Defending change (or the status quo)

The straightforward argument to make is that the factor we now have now could be higher than the new factor that’s on supply.

All one has to do is take the factor we now have now as a given (ignoring its actual prices) after which problem the defects and query the advantages of the new factor, whereas additionally maximizing the potential danger.

“A hand-written letter is more thoughtful, more likely to be a keepsake, and a more permanent record than a simple email.”

On the different hand, the technophile defending change merely has to checklist all the new options and ignore the advantages we’re used to.

“An email is far faster, cheaper and easier to track than a letter. It is more likely to be saved, and it can be sorted and searched. Not to mention copied and forwarded with no problem.”

What’s actually tough is being a good arbiter. I fall into this entice all the time. We start to develop a perspective, normally round defending the status quo, however typically round overturning it, after which the arguments change into increasingly more concrete. While we’d faux to be evenhanded, it’s very laborious to do.

Sometimes, we find yourself merely arguing for or in opposition to a given status quo, as an alternative of the situation that’s truly at hand.

And the hazard is pretending you’re being honest, while you’re not. In this foolish article from the Times, the creator (and their editors) are questioning if oat milk and pea milk are a “scam.”

This is a basic case of defending the status quo. Here’s a easy technique to inform if that’s what you’re doing: think about for a second that milk was a brand new product, designed to tackle current drinks constructed from hemp, oats or nuts. Defending oat milk in opposition to the incursion of cow milk is fairly straightforward.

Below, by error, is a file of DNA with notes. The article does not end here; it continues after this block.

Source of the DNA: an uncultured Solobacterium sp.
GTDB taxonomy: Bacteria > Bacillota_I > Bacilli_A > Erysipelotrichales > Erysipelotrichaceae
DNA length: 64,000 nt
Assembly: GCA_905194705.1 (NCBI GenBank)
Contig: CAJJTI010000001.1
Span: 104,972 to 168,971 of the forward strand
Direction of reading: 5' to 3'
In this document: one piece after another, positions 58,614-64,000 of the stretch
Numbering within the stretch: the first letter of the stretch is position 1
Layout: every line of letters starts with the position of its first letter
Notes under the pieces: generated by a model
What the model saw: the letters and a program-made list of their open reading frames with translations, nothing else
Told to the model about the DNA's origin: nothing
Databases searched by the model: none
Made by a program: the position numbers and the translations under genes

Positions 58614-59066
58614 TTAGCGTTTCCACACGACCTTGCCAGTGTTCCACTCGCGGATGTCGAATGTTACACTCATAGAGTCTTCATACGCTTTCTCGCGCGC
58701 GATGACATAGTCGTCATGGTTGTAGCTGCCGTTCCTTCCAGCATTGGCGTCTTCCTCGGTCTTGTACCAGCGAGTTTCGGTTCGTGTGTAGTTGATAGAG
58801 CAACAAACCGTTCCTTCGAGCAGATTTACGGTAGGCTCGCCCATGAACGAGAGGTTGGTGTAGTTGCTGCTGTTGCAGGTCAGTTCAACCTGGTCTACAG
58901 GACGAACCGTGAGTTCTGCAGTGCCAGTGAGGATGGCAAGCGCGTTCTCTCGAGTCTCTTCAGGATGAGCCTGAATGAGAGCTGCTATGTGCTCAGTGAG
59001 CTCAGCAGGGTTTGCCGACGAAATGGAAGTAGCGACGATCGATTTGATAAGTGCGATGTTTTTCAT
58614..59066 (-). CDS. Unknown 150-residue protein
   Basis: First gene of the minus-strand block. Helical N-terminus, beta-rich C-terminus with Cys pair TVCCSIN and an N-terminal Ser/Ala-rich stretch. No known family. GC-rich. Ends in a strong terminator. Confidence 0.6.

The creator might level out the usually horrific situations used to create cow milk. “Wait, you’re going to do what to that cow?” They might write about the organic issue many individuals have ingesting it.
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Or they might give attention to the vital environmental influence, to not point out how simply it spoils, and many others.

Or think about that solar energy was all over the place, and somebody invented kerosene, gasoline or whale oil. You get the thought…

There are limitless arguments available when new concepts arrive. The problem is in being clear that we’re about to take a facet, and to do it on the results, not on our emotional connection to the change that’s concerned.

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